Findings from the Free Agent Market
Curt Flood really started something with this whole free agency thing, huh? Using ESPN’s Free Agent Tracker, I collected data for all free agents since 2006 and used regression analysis to pick up on some trends. WAR to Wages This offseason, Fangraphs unveiled its Wins Above Replacement measure in the Value section of its stats pages. WAR is a statistic that combines offensive, defensive and positional value and sets it against a replacementlevel baseline to find the marginal wins a player contributes to his team. There has been debate over how to convert these marginal wins into a marginal value in terms of dollars. One of the first things I looked at was whether the relationship between WAR and salary was linear or nonlinear. I plotted the WAR from each free agent's contract year—excluding those who were injured all year or who came over from Japan—against the average annual value of the contract they signed.
The regression lines look rather similar. It would appear that the nonlinear regression has an advantage at the extremes, since it won’t predict negative salaries for very negative WAR and it better captures the exponential value of superstar players. However, there is little difference between the regression lines for the vast majority of players, those between 0 WAR and 5 WAR. The R^{2} values, which measure the percentage of variance of Average Annual Value that is explained by WAR,, are similar at an impressive .62.64 range. This affirms that a single year of WAR captures a lot of a player’s value. Keep in mind when looking at these R^{2} values that the R^{2} will always increase in a polynomial equation due to the nature of adding a new term, so we definitely cannot make any conclusions about either method from this graph alone. Time 100’s own Nate Silver, in deriving Marginal Value Over Replacement Player, used a nonlinear form of WARP . I have duplicated his graph here which projects WARP for 2005's free agent class by using three years of WARP from 20022004 instead of the one previous year of WAR I used for 20062008 free agents. I have superimposed a rough line of best fit to portray the difference between a linear and nonlinear model.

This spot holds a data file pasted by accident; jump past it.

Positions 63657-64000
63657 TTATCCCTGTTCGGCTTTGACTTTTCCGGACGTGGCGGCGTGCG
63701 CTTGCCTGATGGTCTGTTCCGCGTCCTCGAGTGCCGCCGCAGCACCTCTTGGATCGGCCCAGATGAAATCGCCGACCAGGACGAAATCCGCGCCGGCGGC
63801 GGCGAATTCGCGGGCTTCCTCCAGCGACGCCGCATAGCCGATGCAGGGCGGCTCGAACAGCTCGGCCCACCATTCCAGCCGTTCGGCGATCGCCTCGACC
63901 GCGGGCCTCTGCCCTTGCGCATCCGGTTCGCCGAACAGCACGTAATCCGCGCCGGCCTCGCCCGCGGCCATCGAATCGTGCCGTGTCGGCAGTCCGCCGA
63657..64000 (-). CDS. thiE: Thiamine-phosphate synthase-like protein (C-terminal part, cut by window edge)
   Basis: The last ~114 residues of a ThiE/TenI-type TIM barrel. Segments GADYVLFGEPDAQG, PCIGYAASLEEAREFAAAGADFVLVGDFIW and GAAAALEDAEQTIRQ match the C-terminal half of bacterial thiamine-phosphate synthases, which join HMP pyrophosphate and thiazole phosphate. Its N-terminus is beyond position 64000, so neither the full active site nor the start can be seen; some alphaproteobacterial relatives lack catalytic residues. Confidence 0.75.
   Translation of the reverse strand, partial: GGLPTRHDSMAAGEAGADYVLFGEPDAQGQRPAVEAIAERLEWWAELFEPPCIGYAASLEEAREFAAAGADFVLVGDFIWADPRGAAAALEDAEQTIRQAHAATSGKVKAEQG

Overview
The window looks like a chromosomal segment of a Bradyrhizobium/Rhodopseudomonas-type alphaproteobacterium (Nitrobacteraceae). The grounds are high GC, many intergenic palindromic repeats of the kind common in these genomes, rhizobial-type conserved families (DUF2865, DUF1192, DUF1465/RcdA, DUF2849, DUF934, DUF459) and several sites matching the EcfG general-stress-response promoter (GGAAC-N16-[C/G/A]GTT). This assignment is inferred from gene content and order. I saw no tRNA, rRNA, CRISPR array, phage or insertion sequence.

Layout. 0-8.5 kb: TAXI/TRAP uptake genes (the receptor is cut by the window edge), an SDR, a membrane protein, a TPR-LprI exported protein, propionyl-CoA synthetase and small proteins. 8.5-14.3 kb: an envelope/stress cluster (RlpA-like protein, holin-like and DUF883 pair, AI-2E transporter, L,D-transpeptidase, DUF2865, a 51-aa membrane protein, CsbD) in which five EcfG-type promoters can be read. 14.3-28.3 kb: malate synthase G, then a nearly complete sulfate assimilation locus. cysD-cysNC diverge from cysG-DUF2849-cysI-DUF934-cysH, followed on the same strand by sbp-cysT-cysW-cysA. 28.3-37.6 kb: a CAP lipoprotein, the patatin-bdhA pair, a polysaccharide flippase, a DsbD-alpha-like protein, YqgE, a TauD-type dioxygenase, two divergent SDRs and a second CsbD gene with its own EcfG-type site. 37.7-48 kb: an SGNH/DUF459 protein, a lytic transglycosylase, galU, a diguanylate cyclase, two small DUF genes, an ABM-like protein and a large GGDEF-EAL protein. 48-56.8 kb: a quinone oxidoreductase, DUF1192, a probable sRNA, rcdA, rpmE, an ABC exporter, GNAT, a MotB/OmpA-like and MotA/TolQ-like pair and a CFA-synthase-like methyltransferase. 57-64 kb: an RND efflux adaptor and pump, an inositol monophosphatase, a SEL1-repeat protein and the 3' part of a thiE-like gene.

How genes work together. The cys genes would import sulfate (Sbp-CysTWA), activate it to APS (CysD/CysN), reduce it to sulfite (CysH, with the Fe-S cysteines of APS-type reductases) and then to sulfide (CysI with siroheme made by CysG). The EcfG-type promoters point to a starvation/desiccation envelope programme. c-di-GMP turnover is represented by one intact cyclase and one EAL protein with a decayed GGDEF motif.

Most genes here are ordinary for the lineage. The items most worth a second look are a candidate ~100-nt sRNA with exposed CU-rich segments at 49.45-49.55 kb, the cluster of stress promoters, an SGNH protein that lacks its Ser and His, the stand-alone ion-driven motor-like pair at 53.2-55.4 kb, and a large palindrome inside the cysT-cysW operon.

Phil Birnbaum shows that individual skills in the major leagues may be normally distributed. Anecdotally, this is reaffirmed by the 2080 scouting scale, which is based on a normal distribution with a mean of 50 and standard distribution of 10. Furthermore, Tom Tango shows that “when you consider the number of opportunities each player gets (in the Major Leagues), the total effective talent distribution is rather typical.” However, when observing only the Major Leagues, we neglect the fact that most subpar baseball talent resides at another level. There is an abundance of freely available talent that could provide marginal upgrades to current Major Leaguers. What this means in terms of player value is that belowaverage players will be disproportionately underpaid compared to aboveaverage players due to the difference in the supply within each pool. Bill James once wrote “talent in baseball is not normally distributed. It is a pyramid. For every player who is 10 percent above the average player, there are probably twenty players who are 10 percent below average.” I believe this theory holds if by baseball he means the total baseball universe and by average he means the Major League average. So, Tango may be right that, at the Major League level, talent follows a normal distribution, but when we add talent from all player pools, the curve does begin to look like the right tail of a normal distribution. Think of it this way: would you rather have the right side of the Cardinals’ infield or the Reds’ infield? The combinations of Albert Pujols/Skip Schumaker and Joey Votto/Brandon Phillips will both produce 8 WAR, give or take. Through the currently dominant model for fairmarket evaluation, both sets of players are worth some $35 million if you simply multiply their WAR by $45 million. But my intuition tells me that I'd rather have the pair on the Cardinals. The key is that Pujols takes up only one roster spot and provides the same value of a pair of players who take up two. I might be able to upgrade over Schumaker on the cheap eventually. We also must account for the fact that freely available talent is, well, free, while the superstars who bring in 5+ WAR will need to be acquired through trading or bidding. Furthermore, I found statistically significant evidence that the Type A tag for free agents is correlated with increased pay. In a practical sense, the Type A label decreases a player's value in a free market since it costs prospective teams a firstround pick to acquire the player or the label costs the player in leverage if he tries to resign with his former team. However, Type A free agents tend to be the best players in my sample, so it is evident that teams ignore the Type A tag and are willing to spend what it takes to reel in superior players. Separating position players and pitchers, I find that is much easier to predict position players' salaries in general, and the nonlinear regression fits better for position players than it does for pitchers. In separating the two pools of players, I decided to test for some skills that do not translate into a hitter’s or pitcher’s WAR, but still might directly relate to his salary. General Managers dig the fastball Fangraphs keeps track of pitch usage and velocity for all pitchers since 2002, and all the data can be easily exported to a spreadsheet. This is a good thing for baseball analysts. Dave Allen and Dan Turkenopf both used pitch f/x data to show how velocity relates to production. In these regressions, I account for a player’s WAR, and therefore can try to isolate the effect of a pitcher’s fastball velocity on his salary. Here is the regression output. Source  SS df MS Number of obs = 149 + F( 4, 144) = 62.82 Model  1.7252e+15 4 4.3131e+14 Prob > F = 0.0000 Residual  9.8863e+14 144 6.8655e+12 Rsquared = 0.6357 + Adj Rsquared = 0.6256 Total  2.7139e+15 148 1.8337e+13 Root MSE = 2.6e+06  aav  Coef. Std. Err. t P>t [95% Conf. Interval] + WAR  2399138 153233.6 15.66 0.000 2096260 2702016 fbv  164514.8 72588.22 2.27 0.025 21038.76 307990.9 o7  423055.5 545027.9 0.78 0.439 1500344 654233.1 o8  1365307 508682.7 2.68 0.008 2370757 359857.4 _cons  1.19e+07 6496299 1.83 0.069 2.47e+07 954444.2